Elizabeth (Liz) Csaszar is a development manager for the BridGE team at CCRM. Her areas of interest are cell manufacturing, clinical translation of cell based therapies, and blood cell technologies. Liz obtained her PhD at the University of Toronto, focusing on the strategies to expand and self-renew hematopoietic stem cells in vitro. Liz is interested in STEM outreach and education. Follow her on twitter at @lizcsaszar
The essay tells the tale of how a cure for scurvy was well established by the mid 1700s and yet, 150 years later, Antarctic explorers were dying of scurvy, despite thinking that they were diligently taking all precautions to prevent it.
As Ceglowski writes, “Somehow a highly-trained group of scientists at the start of the 20th century knew less about scurvy than the average sea captain in Napoleonic times.” A series of poor decisions, bad luck, technological changes, and shifting medical paradigms all contributed to the cure being lost to the medical community during the 1800s. Reading this account as a process development scientist, it stood out to me that the whole debacle began because the Royal Navy made a single terrible process development decision: swapping out lemons for concentrated lime juice.
The discovery of the cure for scurvy started out on a clinical science high note when James Lind, a physician with the Royal Navy, performed what is regarded as one of the first controlled clinical trials in 1747 to show that oranges and lemons could cure scurvy. Groups of sick sailors were provided with various treatments, with one group receiving two oranges and one lemon per day. The sailors who received the citrus rapidly recovered and the study was considered a success.
The reason that the fruit prevented scurvy (or the scientific mode of action (MoA) of the drug product) was unknown, but was hypothesized to be due to the acidic nature of the citrus. Today, we know that scurvy actually results from a vitamin C deficiency and oranges and lemons happen to be great sources. By 1799, Royal Navy sailors were prescribed 1 oz of lemon juice a day as a prophylactic measure. All was good on the scurvy front and if explorers had simply continued to consume lemons on their travels, scurvy would not have been a problem again.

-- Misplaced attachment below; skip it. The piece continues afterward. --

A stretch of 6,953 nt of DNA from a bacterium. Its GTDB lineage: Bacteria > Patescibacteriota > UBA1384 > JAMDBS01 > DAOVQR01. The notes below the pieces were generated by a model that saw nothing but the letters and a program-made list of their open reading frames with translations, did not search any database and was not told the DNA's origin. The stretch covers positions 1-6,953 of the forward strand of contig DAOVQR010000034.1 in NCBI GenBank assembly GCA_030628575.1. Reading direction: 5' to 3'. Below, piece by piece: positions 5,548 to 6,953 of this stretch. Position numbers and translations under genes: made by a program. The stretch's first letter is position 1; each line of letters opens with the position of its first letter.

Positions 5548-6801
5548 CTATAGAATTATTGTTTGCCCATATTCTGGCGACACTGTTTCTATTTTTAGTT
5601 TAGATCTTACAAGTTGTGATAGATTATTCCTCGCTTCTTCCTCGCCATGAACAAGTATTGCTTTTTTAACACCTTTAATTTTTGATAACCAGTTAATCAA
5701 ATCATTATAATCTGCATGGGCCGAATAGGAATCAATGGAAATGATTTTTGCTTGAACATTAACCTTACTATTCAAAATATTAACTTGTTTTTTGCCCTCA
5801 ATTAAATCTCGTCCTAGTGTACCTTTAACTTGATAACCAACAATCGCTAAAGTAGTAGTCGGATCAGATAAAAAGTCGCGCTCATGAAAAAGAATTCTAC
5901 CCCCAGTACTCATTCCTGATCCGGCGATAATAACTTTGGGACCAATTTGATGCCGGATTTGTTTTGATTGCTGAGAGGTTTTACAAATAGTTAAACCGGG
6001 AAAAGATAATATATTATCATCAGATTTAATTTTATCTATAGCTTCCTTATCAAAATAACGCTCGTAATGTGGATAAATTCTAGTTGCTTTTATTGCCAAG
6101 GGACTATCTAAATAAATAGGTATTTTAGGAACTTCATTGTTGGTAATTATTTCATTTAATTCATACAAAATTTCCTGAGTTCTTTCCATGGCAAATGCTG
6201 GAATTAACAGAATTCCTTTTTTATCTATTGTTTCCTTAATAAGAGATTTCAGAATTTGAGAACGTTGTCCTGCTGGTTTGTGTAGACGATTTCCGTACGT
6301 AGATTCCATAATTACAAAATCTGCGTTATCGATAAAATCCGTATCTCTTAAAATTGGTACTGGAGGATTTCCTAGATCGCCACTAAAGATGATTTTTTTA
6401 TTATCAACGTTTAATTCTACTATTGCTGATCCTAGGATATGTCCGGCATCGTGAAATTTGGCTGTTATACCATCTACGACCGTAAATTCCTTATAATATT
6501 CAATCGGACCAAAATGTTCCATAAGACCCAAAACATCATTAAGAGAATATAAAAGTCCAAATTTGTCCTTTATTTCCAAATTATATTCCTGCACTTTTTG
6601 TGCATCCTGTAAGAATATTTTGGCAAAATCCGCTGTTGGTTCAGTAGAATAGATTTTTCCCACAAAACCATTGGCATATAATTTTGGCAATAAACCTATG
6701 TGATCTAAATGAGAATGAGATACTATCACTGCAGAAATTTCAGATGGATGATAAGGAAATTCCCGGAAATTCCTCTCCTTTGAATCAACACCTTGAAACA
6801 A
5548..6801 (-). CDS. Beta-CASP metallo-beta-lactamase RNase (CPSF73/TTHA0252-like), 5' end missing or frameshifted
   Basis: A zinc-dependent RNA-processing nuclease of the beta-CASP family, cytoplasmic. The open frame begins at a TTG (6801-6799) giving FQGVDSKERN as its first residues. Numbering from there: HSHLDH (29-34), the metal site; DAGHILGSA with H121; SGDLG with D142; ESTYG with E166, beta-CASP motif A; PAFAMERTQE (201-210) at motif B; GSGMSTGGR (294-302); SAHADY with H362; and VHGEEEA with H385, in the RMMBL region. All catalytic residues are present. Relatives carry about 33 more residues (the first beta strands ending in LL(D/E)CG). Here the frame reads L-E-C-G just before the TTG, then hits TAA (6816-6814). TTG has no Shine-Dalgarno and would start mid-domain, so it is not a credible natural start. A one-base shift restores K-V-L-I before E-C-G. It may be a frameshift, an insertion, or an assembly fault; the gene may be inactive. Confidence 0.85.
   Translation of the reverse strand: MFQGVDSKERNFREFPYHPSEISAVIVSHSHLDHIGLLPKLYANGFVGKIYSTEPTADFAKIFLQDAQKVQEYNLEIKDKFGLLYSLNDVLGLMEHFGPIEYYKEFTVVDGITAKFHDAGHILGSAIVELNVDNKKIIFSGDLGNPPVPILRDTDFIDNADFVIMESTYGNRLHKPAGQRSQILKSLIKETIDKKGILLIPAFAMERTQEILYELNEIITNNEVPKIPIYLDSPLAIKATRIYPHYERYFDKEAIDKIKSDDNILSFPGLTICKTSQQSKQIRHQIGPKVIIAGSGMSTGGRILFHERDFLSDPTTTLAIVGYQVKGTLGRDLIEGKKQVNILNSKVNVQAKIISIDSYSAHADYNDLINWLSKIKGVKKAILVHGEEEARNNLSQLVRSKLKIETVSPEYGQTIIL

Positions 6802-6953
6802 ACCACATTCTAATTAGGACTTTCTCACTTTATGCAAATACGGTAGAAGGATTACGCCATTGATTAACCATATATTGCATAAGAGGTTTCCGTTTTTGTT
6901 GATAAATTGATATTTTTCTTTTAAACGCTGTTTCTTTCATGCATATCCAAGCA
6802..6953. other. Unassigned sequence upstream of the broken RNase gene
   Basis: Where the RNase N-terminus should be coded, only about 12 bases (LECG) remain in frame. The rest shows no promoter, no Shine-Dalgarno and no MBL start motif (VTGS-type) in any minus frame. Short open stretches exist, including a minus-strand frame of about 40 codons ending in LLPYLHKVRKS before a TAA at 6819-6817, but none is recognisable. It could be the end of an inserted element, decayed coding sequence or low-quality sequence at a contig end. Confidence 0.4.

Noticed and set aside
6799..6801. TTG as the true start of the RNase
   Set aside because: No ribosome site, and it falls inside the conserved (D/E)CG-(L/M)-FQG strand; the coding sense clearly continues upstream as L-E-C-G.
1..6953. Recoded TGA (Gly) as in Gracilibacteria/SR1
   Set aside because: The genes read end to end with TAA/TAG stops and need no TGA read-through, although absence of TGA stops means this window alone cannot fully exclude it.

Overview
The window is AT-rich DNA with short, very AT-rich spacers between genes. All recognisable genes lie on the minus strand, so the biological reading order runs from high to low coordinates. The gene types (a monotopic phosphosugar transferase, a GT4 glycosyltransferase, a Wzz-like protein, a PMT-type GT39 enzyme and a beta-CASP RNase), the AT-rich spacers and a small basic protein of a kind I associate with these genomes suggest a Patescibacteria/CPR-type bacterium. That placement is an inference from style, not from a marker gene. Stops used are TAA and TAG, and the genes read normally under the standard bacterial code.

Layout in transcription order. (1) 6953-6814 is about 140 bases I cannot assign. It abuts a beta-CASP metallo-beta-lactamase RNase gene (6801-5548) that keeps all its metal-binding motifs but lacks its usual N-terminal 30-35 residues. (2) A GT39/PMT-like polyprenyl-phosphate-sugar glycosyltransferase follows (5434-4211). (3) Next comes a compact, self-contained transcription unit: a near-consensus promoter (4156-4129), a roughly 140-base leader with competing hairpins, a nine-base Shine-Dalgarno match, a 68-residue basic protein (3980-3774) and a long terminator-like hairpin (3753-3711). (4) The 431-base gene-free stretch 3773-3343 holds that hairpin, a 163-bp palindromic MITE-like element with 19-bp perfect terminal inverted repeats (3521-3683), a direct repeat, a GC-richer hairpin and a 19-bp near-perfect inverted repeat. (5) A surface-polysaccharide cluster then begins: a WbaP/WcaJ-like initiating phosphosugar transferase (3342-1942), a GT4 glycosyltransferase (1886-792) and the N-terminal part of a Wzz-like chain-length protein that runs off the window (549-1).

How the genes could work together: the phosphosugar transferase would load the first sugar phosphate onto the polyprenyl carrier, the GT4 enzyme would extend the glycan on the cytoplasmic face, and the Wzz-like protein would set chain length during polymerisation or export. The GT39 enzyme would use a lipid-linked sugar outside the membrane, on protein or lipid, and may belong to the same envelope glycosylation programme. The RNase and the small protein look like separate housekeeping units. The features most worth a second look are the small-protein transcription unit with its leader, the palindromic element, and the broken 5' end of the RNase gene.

However, in the 1800s, the Navy made what can only be described as a massive process change to their scurvy drug product. They replaced lemons with limes. Furthermore, they began processing the limes into a concentrated juice using copper equipment. The change was made for economical and political reasons as colonization of the West Indies had made Britain rich in lime plantations.
Since the limes were even more acidic than lemons, it was assumed they would be at least as effective. However, with this assumption, the Navy had inadvertently created an almost completely ineffective scurvy prevention. Limes, in fact, have much less vitamin C than lemons and what was present was largely obliterated by the processing steps.
There is no record that they performed a study with the lime juice prior to implementing it on the Navy’s ships.
This sort of manufacturing change is the stuff of process development scientists’ nightmares, and seems terrifyingly naive when considered from our modern viewpoint full of regulatory approvals and rigid post-approval management of drug products. And yet, these are the very same issues and decisions that we continue to be vexed by: raw material management; supplier changes; drug product shelf life; container material choices.
Today we know that rigorous management of process changes require a potency assay linked to the drug product’s MoA. However, particularly in our world of cell-based therapies, MoAs are frequently multifaceted and unclear, and potency assays are often underdeveloped.
In other words, we sometimes make our process decisions based on information that is the modern equivalent of the irrelevant fact that limes taste just as sour as lemons.
The tale of scurvy’s cure may be a historical process development failure but, more importantly, it is a poignant cautionary tale for modern medical science.
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